Read More


You Are Never Too Old To Learn

cap_and_diploma 2.JPGReuters reports that a 94-year-old woman in Australia has become the oldest person to receive a master’s degree. The woman, Phyllis Turner, obtained a Medical Science Masters Degree from Australia’s Adelaide University for her research on “the anthropological history of Australia prior to European settlement.” She left school at age 12 and returned much later to obtain her undergraduate degree with honors in 2002 and then her masters. The quotes from her supervisor are worth repeating: “Mentally she was like any other student. You couldn’t tell her thinking, her enthusiasm and her interests apart from somebody who was 25. She has a lively mind,” he told Reuters. “She used to wake up at 5am in the morning and think about something, and then ring to say she wanted to check on it.”

My school has older students whom I love to teach, and I recall the so-called reentry students at Berkeley were great to talk to (they also had I believe the highest GPA as group which tended to annoy the straight from high school crowd). So no real comment other than it is great to see someone at any age jump into their education and achieve. In short, well done, Ms. Turner.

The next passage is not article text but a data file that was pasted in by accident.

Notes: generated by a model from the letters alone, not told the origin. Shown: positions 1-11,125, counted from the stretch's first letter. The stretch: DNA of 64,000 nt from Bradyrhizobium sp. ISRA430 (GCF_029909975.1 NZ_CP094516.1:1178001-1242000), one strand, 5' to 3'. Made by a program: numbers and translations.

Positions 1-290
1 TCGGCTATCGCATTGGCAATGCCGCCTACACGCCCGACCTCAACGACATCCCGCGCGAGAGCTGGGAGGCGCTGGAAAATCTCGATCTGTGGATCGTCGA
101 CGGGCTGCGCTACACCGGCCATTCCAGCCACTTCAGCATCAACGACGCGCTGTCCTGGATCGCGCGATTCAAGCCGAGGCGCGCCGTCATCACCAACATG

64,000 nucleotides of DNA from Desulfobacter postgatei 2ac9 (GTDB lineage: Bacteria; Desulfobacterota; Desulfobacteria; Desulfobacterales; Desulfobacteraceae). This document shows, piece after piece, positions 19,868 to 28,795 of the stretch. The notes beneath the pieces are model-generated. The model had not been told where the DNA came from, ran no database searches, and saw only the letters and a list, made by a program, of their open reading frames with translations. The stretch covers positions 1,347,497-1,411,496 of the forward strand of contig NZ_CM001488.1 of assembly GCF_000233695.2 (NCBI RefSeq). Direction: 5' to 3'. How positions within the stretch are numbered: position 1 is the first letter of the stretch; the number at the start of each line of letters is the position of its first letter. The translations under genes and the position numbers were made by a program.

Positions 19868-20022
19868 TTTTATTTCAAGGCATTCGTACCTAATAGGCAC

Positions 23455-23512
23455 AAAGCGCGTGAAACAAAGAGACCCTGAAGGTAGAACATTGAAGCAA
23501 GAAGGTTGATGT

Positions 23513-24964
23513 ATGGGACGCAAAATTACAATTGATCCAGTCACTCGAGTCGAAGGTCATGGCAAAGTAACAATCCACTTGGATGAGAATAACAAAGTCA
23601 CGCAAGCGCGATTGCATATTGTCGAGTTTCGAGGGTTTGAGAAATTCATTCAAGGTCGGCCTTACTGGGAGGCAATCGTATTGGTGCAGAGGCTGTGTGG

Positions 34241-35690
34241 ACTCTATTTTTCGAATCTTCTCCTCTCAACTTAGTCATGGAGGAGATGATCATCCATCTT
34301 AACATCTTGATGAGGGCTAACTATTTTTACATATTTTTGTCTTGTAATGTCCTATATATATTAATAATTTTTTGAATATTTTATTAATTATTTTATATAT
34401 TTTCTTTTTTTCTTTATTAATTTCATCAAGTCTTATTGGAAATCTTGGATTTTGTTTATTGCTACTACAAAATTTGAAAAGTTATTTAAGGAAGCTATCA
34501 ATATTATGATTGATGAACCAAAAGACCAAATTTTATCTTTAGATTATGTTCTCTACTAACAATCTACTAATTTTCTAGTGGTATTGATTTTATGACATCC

Happy Associates? Say It Isn’t So

yellow cup reports that associates are happier than ever but here’s the punch line: they still plan on leaving firms. In fact, 44.9 percent plan on leaving their firms and 11.7 percent expect not to be equity partners. And as the article puts it, “Despite all the hand-wringing over associate retention, law firms report that in nearly half the associate departures — 49 percent — the firms were either neutral about the departures or happy to have the associates leave.” Perhaps the best part for law school readers is the prediction that AMLaw 200 firms want to hire about 10,000 associates and as the article explains “That astonishing number equals about one-quarter of all the students who will graduate from U.S. law schools next year. To put it another way, the top 20 law schools will only produce about 6,500 graduates.” The article goes on to predict talent wars and salaries in the $200K range. All of which is wild (insert appropriate the market is mad etc. comment and wait for the firms to continue on the path) but another point from the article may be more interesting: Hiring techniques of firms are suspect.